A Walk Around Mont Blanc

“Beauty is not a Luxury”

                       -John O’Donohue

The Irish poet and philosopher John O’ Donohue, (God rest his soul) eloquently spoke and wrote about the need for Beauty that our human souls have to feel complete, to be whole. The experience of Beauty, whether it be music or poetry; liturgy and scripture; a caring relationship or the kindness of a stranger, helps each of us to fill deep needs of understanding within ourselves, about ourselves. When Beauty from outside of us stirs our deepest, perhaps dormant longings, no matter how long we have been away, it can feel like we are coming home to where we know we have always belonged. 

A wandering American philosopher, whose fame never exceeded a human interest story on a local midwest TV news channel said, “Your greatest fears are reflected in what you carry in your backpack.” This man carried next to nothing with him as he paced back and forth across the American continent – without a single care. 

Solitary, carefree experiences in extreme natural beauty are for me the equivalent for others of a relaxing week at a pampering spa; a hunting trip with ‘the guys’ at the cabin; or laying on the beach in Bermuda. A strenuous, one hundred kilometer (sixty miles) trek around towering peaks and glaciers of Mont Blanc in the first week of August, over and through the tri-border mountain range of France, Switzerland and Italy was for me a much needed homecoming, and one I will never forget.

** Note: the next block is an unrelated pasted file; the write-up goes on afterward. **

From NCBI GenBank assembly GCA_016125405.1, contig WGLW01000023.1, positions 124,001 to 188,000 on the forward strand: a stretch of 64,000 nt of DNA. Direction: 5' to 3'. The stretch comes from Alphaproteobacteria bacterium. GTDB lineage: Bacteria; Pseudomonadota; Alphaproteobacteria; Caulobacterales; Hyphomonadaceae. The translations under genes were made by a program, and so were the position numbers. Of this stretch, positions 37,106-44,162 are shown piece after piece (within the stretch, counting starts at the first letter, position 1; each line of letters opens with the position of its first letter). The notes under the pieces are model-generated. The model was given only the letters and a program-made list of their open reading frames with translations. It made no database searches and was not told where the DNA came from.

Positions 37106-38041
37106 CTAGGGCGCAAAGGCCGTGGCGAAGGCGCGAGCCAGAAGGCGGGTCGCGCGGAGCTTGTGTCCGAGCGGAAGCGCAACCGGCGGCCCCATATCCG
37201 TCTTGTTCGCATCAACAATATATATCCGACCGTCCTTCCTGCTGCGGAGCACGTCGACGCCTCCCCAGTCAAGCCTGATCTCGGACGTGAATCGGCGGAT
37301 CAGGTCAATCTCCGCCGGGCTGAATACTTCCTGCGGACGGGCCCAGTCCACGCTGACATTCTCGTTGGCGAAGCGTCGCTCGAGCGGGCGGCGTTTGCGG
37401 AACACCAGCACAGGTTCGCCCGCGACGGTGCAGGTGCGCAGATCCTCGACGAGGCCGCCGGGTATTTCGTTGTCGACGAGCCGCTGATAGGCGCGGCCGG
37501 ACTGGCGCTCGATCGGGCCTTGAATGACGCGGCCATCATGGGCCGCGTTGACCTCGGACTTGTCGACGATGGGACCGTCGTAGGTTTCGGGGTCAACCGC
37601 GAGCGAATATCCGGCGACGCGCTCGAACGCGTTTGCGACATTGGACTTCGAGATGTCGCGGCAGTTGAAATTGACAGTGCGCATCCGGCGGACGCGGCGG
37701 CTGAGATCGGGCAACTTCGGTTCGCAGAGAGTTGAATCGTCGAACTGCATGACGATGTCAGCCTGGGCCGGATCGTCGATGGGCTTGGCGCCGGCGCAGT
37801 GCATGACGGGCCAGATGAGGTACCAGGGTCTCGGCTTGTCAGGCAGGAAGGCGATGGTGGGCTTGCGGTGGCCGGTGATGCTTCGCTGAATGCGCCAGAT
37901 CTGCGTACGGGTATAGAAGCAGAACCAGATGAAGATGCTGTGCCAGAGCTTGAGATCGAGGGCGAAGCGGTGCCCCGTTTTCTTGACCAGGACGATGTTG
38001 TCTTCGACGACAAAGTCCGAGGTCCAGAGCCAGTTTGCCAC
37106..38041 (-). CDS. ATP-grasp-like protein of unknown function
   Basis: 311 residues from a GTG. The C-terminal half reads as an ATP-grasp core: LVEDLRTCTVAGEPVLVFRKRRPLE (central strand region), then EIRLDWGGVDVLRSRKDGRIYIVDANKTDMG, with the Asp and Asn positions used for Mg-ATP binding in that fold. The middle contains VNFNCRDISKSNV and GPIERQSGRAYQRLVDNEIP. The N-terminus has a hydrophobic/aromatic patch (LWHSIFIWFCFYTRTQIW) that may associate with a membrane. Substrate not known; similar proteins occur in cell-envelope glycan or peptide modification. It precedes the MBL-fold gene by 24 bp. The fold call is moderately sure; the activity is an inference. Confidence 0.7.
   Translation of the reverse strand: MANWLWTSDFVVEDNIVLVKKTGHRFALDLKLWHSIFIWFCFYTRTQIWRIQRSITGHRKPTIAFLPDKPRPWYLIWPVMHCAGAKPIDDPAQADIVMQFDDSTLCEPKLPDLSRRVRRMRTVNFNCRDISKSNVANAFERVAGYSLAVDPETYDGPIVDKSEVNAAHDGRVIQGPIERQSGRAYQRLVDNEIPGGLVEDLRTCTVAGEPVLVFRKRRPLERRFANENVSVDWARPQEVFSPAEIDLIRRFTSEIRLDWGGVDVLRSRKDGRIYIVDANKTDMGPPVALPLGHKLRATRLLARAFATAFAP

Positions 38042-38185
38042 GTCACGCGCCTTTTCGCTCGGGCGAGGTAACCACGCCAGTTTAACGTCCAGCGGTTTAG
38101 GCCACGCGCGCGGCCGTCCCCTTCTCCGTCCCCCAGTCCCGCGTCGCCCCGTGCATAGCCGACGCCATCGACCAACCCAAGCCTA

With little more than the mandatory rain gear, a first aid kit and a water bottle in my backpack, I let myself be guided up and down the mountain passes above the valleys that surround the mountain massief on either side and on both ends, getting a look at every conceivable view, (except from above) of the towering 4,807 meter (15,775 foot) tall mountain. Wherever we turned we could view the snow capped summit and the dozens of glaciers slowly sliding off its steep, rugged slopes. 

Crossing a national border on foot is always a thrill for backpackers. It is a rite of passage for cross country and “thru-hikers”. The border represents energy expounded and distances covered that when crossing them produces a buzz different even from reaching one’s final destination. One will always mention having crossed a border on foot first, before mentioning the part about it happening during a summer blizzard in the high mountains. I grew up hiking in the Cascade mountains of Washington and crossed the USA-Canada border twice on foot and once in a canoe, and then back again. Walking the Tour de Mont Blanc, I crossed three different borders and wound up where I started from: in Chamonix, France. 

Like the dark side of the moon, the Italian face of Mt. Blanc is not the face most seen by the world. The Italian side is rugged and unpopulated; the valleys deep and water is scarce. Access is only possible by a few roads radiating out from around the resort town of Courmayeur (Italy) which is connected to Chamonix (France) through the legendary Tunnel of Mont Blanc, burrowed through the core of the mountain. Seeing the peaks, glaciers and stunning mountain valley views are experienced best on foot. I can attest that the experience is well worth the effort. 

One might mistakenly assume that “Alpine culture” is all the same once you reach a certain altitude. The adventurers seem to all wear and use similar clothing and equipment made of like fabrics and like materials from brand names that are just as at home on the catwalk as on a mountain ridge: The North Face; Osprey; Jack Wolfskin; Patagonia, but while walking through the corners of three different countries as proud and vibrant as France, Switzerland & Italy, their unique cultures are as palpable as the three different national flags are visible.